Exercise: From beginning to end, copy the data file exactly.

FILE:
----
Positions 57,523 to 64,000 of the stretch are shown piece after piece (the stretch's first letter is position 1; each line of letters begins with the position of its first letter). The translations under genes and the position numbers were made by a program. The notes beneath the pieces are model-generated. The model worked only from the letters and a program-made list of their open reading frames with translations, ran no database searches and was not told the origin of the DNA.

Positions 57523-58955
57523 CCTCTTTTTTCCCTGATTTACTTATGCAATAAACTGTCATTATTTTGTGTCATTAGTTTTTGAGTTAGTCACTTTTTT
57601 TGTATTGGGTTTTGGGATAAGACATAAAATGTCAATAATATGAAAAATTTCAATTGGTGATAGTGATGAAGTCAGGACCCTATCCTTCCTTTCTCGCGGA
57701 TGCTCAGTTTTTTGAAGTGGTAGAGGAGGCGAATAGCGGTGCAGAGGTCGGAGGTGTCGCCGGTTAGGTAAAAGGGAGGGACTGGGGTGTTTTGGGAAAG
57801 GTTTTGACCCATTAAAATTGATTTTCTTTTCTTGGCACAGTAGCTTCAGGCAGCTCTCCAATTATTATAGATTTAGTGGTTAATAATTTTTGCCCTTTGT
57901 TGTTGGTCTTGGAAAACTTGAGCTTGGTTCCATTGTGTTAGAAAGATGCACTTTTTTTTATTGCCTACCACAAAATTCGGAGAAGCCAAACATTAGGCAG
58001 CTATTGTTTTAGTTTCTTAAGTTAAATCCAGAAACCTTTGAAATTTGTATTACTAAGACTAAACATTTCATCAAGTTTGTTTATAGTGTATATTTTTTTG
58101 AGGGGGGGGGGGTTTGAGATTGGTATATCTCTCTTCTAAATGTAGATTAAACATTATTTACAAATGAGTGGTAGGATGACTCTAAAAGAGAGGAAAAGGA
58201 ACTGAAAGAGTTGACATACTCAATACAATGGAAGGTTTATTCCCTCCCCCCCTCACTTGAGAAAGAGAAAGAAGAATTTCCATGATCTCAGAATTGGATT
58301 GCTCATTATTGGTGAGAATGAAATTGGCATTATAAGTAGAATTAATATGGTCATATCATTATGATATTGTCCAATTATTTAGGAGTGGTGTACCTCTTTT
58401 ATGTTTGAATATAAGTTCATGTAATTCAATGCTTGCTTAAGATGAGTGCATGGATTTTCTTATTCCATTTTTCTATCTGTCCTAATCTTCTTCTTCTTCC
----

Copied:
Positions 57,523 to 64,000 of the stretch are shown piece after piece (the stretch's first letter is position 1; each line of letters begins with the position of its first letter). The translations under genes and the position numbers were made by a program. The notes beneath the pieces are model-generated. The model worked only from the letters and a program-made list of their open reading frames with translations, ran no database searches and was not told the origin of the DNA.

Positions 57523-58955
57523 CCTCTTTTTTCCCTGATTTACTTATGCAATAAACTGTCATTATTTTGTGTCATTAGTTTTTGAGTTAGTCACTTTTTT
57601 TGTATTGGGTTTTGGGATAAGACATAAAATGTCAATAATATGAAAAATTTCAATTGGTGATAGTGATGAAGTCAGGACCCTATCCTTCCTTTCTCGCGGA
57701 TGCTCAGTTTTTTGAAGTGGTAGAGGAGGCGAATAGCGGTGCAGAGGTCGGAGGTGTCGCCGGTTAGGTAAAAGGGAGGGACTGGGGTGTTTTGGGAAAG
57801 GTTTTGACCCATTAAAATTGATTTTCTTTTCTTGGCACAGTAGCTTCAGGCAGCTCTCCAATTATTATAGATTTAGTGGTTAATAATTTTTGCCCTTTGT
57901 TGTTGGTCTTGGAAAACTTGAGCTTGGTTCCATTGTGTTAGAAAGATGCACTTTTTTTTATTGCCTACCACAAAATTCGGAGAAGCCAAACATTAGGCAG
58001 CTATTGTTTTAGTTTCTTAAGTTAAATCCAGAAACCTTTGAAATTTGTATTACTAAGACTAAACATTTCATCAAGTTTGTTTATAGTGTATATTTTTTTG
58101 AGGGGGGGGGGGTTTGAGATTGGTATATCTCTCTTCTAAATGTAGATTAAACATTATTTACAAATGAGTGGTAGGATGACTCTAAAAGAGAGGAAAAGGA
58201 ACTGAAAGAGTTGACATACTCAATACAATGGAAGGTTTATTCCCTCCCCCCCTCACTTGAGAAAGAGAAAGAAGAATTTCCATGATCTCAGAATTGGATT
58301 GCTCATTATTGGTGAGAATGAAATTGGCATTATAAGTAGAATTAATATGGTCATATCATTATGATATTGTCCAATTATTTAGGAGTGGTGTACCTCTTTT
58401 ATGTTTGAATATAAGTTCATGTAATTCAATGCTTGCTTAAGATGAGTGCATGGATTTTCTTATTCCATTTTTCTATCTGTCCTAATCTTCTTCTTCTTCC